What is Copyright?
Copyright protects original forms of expression. The 1976 Copyright Act states, "Copyright protection subsists, in accordance with this title, in original works of authorship fixed in any tangible medium of expression, now known or later developed, from which they can be perceived, reproduced, or otherwise communicated, either directly or with the aid of a machine or device." (US Code, Title 17, Section 102)
- literary works;
- musical works, including any accompanying words;
- dramatic works, including any accompanying music;
- pantomimes and choreographic works;
- pictorial, graphic, and sculptural works;
- motion pictures and other audiovisual works;
- sound recordings; and
- architectural works (US Code, Title 17, Section 102)
Items Not Protected
The Copyright Act continues by stating, "In no case does copyright protection for an original work of authorship extend to any idea, procedure, process, system, method of operation, concept, principle or discovery, regardless of the form in which it is described, explained, illustrated, or embodied in such work." (US Code, Title 17, Section 102)
Documents produced by the federal government are also not protected by copyright. (US Code, Title 17, Section 105)
- to reproduce the copyrighted work in copies or phonorecords;
- to prepare derivative works based upon the copyrighted work;
- to distribute copies or phonorecords of the copyrighted work to the public by sale or other transfer of ownership, or by rental, lease, or lending;
- in the case of literary, musical, dramatic, and choreographic works, pantomimes, and motion pictures and other audiovisual works, to perform the copyrighted work publicly;
- in the case of literary, musical, dramatic, and choreographic works, pantomimes, and pictorial, graphic, or sculptural works, including the individual images of a motion picture or other audiovisual work, to display the copyrighted work publicly; and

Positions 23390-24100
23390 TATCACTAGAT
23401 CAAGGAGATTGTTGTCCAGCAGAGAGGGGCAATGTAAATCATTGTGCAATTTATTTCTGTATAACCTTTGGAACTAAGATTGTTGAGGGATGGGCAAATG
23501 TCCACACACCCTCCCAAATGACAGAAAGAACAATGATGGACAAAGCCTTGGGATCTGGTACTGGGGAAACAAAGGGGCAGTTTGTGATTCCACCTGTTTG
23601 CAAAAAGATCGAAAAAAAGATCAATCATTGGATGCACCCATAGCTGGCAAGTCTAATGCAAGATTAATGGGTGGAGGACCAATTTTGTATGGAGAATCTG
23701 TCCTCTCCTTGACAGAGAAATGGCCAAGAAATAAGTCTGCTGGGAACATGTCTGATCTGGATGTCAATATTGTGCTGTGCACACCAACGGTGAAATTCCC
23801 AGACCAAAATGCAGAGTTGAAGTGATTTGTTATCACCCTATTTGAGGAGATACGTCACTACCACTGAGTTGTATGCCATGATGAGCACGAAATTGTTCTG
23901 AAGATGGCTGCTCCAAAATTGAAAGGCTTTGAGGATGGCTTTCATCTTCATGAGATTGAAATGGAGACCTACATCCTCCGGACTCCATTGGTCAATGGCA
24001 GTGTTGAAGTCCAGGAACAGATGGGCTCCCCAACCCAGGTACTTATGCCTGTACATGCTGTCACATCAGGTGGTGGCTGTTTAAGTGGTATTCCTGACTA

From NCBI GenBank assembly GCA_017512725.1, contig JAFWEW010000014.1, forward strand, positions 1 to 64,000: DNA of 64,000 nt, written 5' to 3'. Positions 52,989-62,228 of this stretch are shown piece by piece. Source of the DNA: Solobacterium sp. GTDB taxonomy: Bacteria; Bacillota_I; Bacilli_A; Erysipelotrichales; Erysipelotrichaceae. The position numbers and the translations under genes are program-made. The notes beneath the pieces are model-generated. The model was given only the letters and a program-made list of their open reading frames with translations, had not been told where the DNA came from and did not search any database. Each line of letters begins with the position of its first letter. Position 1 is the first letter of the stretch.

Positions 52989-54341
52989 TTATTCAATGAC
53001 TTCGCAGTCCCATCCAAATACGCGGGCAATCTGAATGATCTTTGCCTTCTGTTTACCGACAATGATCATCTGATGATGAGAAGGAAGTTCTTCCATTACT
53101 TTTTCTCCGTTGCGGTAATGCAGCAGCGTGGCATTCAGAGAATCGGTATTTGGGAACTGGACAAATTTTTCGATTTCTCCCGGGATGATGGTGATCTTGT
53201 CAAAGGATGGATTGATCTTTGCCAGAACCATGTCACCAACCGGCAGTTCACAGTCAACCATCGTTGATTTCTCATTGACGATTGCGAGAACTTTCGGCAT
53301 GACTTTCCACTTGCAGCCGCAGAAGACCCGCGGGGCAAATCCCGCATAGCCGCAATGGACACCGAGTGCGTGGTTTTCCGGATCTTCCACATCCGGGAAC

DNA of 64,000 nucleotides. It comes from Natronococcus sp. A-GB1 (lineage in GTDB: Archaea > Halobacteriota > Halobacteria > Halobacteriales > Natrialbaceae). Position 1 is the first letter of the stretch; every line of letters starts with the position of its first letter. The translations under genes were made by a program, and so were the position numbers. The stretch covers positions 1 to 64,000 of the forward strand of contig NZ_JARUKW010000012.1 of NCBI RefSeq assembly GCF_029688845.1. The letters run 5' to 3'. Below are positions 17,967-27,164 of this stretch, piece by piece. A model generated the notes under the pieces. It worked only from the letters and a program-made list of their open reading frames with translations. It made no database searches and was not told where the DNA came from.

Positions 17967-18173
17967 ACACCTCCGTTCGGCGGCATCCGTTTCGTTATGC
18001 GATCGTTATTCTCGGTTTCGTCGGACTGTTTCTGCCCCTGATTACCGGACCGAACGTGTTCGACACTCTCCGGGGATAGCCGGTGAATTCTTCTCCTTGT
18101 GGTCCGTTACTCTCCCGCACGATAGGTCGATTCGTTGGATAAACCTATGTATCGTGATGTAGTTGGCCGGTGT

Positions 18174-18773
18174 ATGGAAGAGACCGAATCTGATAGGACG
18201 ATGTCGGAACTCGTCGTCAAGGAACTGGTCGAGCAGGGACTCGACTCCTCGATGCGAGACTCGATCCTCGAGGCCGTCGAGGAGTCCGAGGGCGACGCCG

- in the case of sound recordings, to perform the copyrighted work publicly by means of a digital audio transmission." (US Code, Title 17, Section 106)
Duration of Copyright
The Copyright Act of 1976 and the Sonny Bono Term Extension Act extended the term of copyright to the life of the author plus 70 years, or in the case of corporate authorship either 95 years from publication or 120 years from creation (whichever is shorter). Laura Gasaway, director of the University of North Carolina at Chapel Hill Law Library, has created at excellent chart illustrating copyright term limits and public domain. See When Works Pass into the Public Domain.
Copyright Exemptions and Fair Use
The Copyright Act does include several exemptions or limitations to copyright protection (Sections 107-112). The broadest of these is fair use (Section 107). The fair use exemption states that "fair use of a copyrighted work, including such use by reproduction in copies ... for purposes such as criticism, comment, news reporting, teaching (including multiple copies for classroom use), scholarship or research, is not an infringement of copyright." (US Code, Title 17, Section 107)
For more information about Fair Use, read "Frequently Asked Questions (FAQs) on Copyright."
- the purpose and character of the use, including whether such use is of a commercial nature or is for nonprofit educational purposes;
- the nature of the copyrighted work [creative or factual]
- the amount and substantiality of the portion used in relation to the copyrighted work as a whole; and
- the effect of the use upon the potential Market for or value of the copyrighted work (US Code, Title 17, Section 107)
Copyright infringement is a serious offense and can include costly penalties. Copyright owners can seek "statutory damages" of as much as $30,000 for each work and those committing the infringement can be held responsible for court costs and attorneys' fees. If the infringer acted "willfully," with knowledge of infringement, the damages may rise to $150,000 for each work and the infringer may face criminal charges. The law does however, try to protect the educator or librarian in an academic community who reasonably believed his or her use was either a “fair use” under 17 USC sec. 107 , or another non-infringing use under sec. 108 et seq. The infringer would nonetheless be liable for any actual damages suffered by the copyright owner, as well as the infringer’s profits, if any. If an infringer can prove that he/she took reasonable steps in following copyright laws and guidelines, the court must reduce the statutory damages, which can be the most costly part of the penalties.
There is not a large body of case law dealing with copyright in educational settings; many sections of the law lend themselves to a variety of legal interpretations. Use this information as a primer to your study of copyright, but certainly consult legal counsel if you have questions regarding your use of copyrighted materials or concerns regarding infringement on your copyrighted works.